It’s difficult to pinpoint the kinds of environments in which COOs thrive. While there is a general sense that COOs are most prevalent in operations-intensive businesses, they appear in every kind of company, and every sector also features firms without them. Moreover, the same organization may sometimes operate with a COO and sometimes without one. A 2003 study by Crist Associates, for example, showed that only 17% of the corporations that promoted a COO to CEO in the previous year had replaced the COO.
Finally, there is no single agreed-upon description of what the job entails or even what it’s called. Often, companies turn responsibility for all areas of operations over to the COO—this typically includes production, marketing and sales, and research and development. In some firms, the job is to be Mr. Inside to the CEO’s Mr. Outside. In others, the mission is focused on a specific business need. … The most cursory survey of COO job designs shows real disparity in spans of control, decision rights, reporting structures, and the like.
How can a title accommodate such diversity and still be meaningful? Answering that question requires a shift in perspective. The key is in the orientation of the role. While other jobs are primarily defined in relation to the work to be done and the structure of the organization, the COO’s role is defined in relation to the CEO as an individual.
When a shop needs to add a role
Smaller shops might not need a chief operating officer — or perhaps they might, based on that Harvard Business Review analysis. But knowing when to take the step of hiring managerial or administrative positions can be a key element of business survival, or at least the sanity of an owner trying to do it all. (Technically, you could call whomever you hired chief operating officers; it’s not like the term is patented or even defined, according to the HBR piece.)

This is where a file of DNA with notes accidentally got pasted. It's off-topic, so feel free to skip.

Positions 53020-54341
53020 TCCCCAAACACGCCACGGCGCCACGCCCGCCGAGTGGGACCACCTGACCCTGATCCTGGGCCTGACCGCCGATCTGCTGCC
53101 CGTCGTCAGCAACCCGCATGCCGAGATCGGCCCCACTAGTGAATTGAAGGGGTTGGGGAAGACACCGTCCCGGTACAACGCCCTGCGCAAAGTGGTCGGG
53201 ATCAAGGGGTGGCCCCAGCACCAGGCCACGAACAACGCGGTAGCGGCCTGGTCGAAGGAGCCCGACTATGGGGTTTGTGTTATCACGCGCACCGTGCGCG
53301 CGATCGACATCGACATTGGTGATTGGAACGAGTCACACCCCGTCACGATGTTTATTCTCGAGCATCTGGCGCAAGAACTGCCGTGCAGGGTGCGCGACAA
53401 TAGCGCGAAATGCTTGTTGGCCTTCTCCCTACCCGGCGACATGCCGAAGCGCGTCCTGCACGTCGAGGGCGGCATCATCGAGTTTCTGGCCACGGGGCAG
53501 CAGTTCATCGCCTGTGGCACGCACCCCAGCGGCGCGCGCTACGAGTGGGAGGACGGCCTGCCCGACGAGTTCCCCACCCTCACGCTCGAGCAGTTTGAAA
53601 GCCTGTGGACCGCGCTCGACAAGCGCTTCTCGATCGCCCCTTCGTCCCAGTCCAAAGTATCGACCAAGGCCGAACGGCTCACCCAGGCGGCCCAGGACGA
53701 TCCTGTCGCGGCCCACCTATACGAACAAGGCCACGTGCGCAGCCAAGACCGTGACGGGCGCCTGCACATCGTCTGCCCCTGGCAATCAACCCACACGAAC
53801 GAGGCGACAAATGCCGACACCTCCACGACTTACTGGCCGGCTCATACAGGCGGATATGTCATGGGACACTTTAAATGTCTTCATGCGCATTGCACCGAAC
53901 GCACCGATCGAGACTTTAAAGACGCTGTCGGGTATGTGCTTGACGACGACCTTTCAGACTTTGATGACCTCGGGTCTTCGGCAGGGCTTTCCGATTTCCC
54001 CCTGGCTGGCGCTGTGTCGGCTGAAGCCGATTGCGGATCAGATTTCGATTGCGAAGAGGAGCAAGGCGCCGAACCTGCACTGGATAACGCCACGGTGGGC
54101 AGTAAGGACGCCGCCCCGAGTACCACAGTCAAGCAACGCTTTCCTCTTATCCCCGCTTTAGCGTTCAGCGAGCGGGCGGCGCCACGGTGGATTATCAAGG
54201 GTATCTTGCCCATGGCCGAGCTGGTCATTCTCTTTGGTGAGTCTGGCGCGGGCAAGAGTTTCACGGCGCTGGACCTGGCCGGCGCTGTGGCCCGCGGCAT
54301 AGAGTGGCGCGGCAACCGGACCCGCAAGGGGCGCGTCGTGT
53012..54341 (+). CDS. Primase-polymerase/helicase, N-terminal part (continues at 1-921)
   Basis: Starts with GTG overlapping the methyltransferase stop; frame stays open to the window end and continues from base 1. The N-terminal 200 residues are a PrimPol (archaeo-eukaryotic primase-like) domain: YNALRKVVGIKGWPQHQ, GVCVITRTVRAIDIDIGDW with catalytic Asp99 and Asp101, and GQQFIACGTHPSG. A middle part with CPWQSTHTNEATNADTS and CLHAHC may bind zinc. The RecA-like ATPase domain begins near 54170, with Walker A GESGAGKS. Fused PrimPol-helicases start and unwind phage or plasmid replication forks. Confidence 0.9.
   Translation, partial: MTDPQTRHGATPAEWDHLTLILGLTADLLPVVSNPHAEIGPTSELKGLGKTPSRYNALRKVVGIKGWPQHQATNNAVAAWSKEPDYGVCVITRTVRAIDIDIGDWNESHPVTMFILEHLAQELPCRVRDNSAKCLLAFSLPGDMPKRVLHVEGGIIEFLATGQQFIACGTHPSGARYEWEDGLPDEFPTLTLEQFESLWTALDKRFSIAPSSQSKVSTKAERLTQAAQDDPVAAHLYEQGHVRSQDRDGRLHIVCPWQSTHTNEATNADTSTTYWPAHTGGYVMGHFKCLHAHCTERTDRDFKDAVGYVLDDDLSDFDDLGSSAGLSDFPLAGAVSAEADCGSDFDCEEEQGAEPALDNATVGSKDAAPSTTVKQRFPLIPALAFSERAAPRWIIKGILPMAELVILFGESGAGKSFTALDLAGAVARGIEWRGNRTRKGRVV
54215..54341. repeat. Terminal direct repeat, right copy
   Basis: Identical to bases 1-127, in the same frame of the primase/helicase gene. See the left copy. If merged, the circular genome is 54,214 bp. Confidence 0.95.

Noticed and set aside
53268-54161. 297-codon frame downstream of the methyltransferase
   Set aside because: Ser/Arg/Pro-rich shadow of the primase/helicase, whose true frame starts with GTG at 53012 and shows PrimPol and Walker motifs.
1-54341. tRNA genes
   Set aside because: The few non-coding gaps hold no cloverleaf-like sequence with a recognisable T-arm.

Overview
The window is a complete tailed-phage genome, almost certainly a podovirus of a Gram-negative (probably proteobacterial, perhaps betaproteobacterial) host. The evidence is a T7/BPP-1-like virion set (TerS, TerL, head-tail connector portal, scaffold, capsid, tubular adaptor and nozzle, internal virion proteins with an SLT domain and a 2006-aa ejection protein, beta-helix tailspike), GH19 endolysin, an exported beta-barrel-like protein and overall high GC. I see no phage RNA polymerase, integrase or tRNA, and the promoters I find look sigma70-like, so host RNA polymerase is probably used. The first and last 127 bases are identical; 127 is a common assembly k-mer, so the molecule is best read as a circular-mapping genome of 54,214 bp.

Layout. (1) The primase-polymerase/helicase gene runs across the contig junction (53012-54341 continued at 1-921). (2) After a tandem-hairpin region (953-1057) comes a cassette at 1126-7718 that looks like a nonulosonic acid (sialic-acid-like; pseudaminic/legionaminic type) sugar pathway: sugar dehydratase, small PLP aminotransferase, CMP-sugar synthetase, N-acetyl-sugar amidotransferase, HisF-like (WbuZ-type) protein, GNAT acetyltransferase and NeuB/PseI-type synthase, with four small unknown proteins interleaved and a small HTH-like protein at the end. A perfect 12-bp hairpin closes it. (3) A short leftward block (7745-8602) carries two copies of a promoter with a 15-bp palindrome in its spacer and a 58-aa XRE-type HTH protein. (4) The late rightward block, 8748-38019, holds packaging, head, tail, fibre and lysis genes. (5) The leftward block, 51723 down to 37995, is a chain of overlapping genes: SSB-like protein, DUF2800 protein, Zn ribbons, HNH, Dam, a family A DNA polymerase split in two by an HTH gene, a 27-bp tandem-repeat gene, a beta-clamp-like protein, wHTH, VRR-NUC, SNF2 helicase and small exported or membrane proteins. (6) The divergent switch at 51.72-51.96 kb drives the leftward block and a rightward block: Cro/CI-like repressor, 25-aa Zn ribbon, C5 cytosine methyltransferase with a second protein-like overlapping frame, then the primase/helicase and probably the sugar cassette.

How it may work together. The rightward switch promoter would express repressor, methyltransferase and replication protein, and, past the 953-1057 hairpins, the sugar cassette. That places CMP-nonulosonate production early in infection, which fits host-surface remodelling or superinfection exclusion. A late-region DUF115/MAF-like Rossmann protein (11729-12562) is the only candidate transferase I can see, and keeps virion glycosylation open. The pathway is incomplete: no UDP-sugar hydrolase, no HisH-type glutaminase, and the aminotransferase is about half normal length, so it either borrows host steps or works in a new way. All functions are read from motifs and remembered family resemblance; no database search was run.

Representatives from regional MSOs this summer shared their insight of when and how they delegated responsibilities as their companies grew, and their comments should prove useful to a variety of shop sizes and ambitions.
Rick Wood, CEO of Cooks Collision, said who to add and when depended on the boss’ strengths. In his earlier days with the company, he and his brother were strong at production, but lacked other administrative skills, he said.
They outsourced bookkeeping, and their first large hire was a chief financial officer to improve financial sophistication.
Wood called the CFO position “ultra-critical” — the business needed someone who could save the owners from bad decisions, tell them no, and ensure proper accounting was in place. (On the latter, Wood also noted the value of audited financials at another point in the discussion.